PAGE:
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Computers in Homes graduation

Media release
30 June 2008


MPs show support at New Zealand’s largest Computers in Homes graduation

With around 100,000 Kiwi families with school-aged children still waiting to access the Internet...

Thirty seven Eltham families celebrated today at New Zealand’s largest ever Computer in Homes graduation.

This is the sixth graduation for the Eltham Computers in Homes programme and the largest nationally, with 180 attendees including many MPs and prominent members of the community.

Through the national Computers in Homes programme, local families are provided with computers and internet access along with training, skills and support to use this technology, via their local schools.

The programme brings computer technology within reach of all New Zealand families with school-aged children and allows parents and grandparents to connect with their children’s learning.

Computers in Homes estimates more than 100,000 New Zealand families with school-aged children in low income communities still don’t have a computer at home. The organisation is in Eltham today to both celebrate local achievements and raise awareness of the programme to encourage Government and business to scale up their support for the programme

“We are encouraged by the level of support from MPs from Labour, National and the Maori party that will be present today. We do hope regional celebrations such as Eltham’s will encourage the Government and businesses to expand their support for the programme to ensure it gets the funding it needs to connect the other 100,000 families in New Zealand without a computer and the internet,” said Computers in Homes’ National Coordinator, Di Das.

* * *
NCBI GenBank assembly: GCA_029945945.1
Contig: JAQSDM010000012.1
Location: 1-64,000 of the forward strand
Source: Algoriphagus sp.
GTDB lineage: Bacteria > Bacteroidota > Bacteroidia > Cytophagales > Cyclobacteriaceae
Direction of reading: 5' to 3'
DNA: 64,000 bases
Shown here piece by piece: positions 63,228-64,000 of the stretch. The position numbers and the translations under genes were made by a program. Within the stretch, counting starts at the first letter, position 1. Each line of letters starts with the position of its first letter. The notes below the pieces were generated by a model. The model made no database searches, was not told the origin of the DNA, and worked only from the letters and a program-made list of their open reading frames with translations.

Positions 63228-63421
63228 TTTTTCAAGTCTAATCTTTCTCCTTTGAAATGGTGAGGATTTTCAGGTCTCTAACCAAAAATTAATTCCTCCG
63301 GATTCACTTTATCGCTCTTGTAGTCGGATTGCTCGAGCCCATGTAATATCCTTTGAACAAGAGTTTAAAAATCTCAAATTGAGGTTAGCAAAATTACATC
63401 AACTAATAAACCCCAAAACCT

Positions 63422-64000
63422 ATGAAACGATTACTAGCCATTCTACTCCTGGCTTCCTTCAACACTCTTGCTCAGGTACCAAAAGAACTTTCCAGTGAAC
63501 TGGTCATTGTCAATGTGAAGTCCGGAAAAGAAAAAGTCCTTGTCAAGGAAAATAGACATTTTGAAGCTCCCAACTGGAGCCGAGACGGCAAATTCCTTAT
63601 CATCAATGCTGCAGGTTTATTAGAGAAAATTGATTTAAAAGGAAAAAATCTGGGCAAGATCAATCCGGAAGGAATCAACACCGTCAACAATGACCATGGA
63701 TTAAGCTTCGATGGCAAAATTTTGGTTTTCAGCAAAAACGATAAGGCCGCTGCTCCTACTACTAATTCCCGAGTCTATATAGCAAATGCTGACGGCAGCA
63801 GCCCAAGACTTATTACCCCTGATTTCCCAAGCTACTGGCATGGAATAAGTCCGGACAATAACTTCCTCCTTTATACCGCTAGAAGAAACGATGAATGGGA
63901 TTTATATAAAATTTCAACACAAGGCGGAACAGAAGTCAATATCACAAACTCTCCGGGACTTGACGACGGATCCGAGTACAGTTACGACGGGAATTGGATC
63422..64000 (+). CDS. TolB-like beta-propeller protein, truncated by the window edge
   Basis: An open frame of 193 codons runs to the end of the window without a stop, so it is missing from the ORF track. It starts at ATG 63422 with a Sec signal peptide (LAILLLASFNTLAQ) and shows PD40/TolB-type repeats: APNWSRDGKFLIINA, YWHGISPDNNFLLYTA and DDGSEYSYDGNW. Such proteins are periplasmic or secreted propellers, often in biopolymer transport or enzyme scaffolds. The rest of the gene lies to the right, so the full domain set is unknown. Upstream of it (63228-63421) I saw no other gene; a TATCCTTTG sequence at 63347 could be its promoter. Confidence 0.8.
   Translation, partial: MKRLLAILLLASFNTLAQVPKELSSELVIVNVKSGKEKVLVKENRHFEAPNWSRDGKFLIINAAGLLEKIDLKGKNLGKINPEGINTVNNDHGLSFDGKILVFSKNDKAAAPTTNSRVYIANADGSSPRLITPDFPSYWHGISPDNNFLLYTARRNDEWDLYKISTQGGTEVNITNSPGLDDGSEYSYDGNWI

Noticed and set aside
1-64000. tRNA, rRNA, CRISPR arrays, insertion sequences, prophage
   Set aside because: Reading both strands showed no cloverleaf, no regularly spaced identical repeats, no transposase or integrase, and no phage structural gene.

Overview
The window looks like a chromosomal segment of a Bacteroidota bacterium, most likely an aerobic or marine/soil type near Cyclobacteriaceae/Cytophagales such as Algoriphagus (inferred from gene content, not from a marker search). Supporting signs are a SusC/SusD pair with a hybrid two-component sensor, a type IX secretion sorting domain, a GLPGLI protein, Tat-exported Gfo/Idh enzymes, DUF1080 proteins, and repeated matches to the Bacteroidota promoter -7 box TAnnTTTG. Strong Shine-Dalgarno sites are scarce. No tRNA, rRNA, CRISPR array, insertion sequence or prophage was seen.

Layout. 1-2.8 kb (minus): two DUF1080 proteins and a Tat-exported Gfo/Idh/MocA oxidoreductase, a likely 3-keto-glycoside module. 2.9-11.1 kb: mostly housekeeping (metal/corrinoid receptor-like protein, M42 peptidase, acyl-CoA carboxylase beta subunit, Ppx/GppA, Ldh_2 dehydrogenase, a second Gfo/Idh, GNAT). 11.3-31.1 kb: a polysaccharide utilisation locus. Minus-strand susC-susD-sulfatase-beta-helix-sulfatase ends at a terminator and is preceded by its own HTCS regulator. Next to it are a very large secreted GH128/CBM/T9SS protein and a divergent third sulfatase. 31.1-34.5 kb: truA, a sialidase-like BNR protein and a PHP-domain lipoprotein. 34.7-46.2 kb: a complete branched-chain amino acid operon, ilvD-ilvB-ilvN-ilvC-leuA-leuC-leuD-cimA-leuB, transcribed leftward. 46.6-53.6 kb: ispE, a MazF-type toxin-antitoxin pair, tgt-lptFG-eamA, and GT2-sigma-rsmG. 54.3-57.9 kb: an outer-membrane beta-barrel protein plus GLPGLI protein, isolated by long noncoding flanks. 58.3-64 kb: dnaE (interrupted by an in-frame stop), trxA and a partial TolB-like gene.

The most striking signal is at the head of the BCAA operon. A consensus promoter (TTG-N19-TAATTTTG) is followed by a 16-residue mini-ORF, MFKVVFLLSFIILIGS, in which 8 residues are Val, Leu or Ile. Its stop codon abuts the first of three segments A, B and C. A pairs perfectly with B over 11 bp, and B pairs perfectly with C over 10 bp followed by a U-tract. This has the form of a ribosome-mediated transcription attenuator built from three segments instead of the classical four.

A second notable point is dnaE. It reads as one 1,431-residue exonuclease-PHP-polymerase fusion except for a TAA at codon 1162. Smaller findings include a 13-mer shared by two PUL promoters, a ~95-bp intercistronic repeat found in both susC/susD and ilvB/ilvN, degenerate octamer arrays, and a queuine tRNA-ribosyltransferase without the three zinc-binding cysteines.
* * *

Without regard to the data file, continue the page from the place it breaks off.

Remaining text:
Ms Das says New Zealand’s 2006 Census results reinforce the need for funding and support to establish and develop Computers in Homes into a national programme and policy.

“37% of households with school-aged children are without the Internet in the South Taranaki District according to the 2006 Census. This compares to the North Shore District, which has only 13% of households without internet access,” Ms Das says.

“South Taranaki is a priority region as the district ranks 57th for internet access out of 73 districts in New Zealand. Computers in Homes has helped to connect some of these South Taranaki families but there are many more here and across the country who are waiting to be included,” she says.

The programme started in 2000 and has already supported more than 4,000 New Zealand families with recycled computers, six months of free internet access, computer training and technical support, via their local schools.

Parents receive 20 hours of basic computer training including word processing, emailing and using the internet, conducted at their children’s school or a local community hub.

The training is aimed at empowering parents to become actively involved in their children’s learning, as well as increasing their own employment opportunities and confidence. Results from the programme have included employment success and continued education. Ms Das says the programme has also seen a number of parents actively engaging with their school for the first time.

“We receive numerous emails of thanks from participants in the programme. It opens up a whole new world of opportunity for families who participate.” Ms Das says.

Computers in Homes is an initiative of the 2020 Communications Trust with support from the Ministry of Education and the Government’s Digital Strategy Community Partnership Fund. The 2020 Trust is looking for funding and support to expand Computers in Homes to all low income communities where children do not have access to computers and the Internet in their homes.

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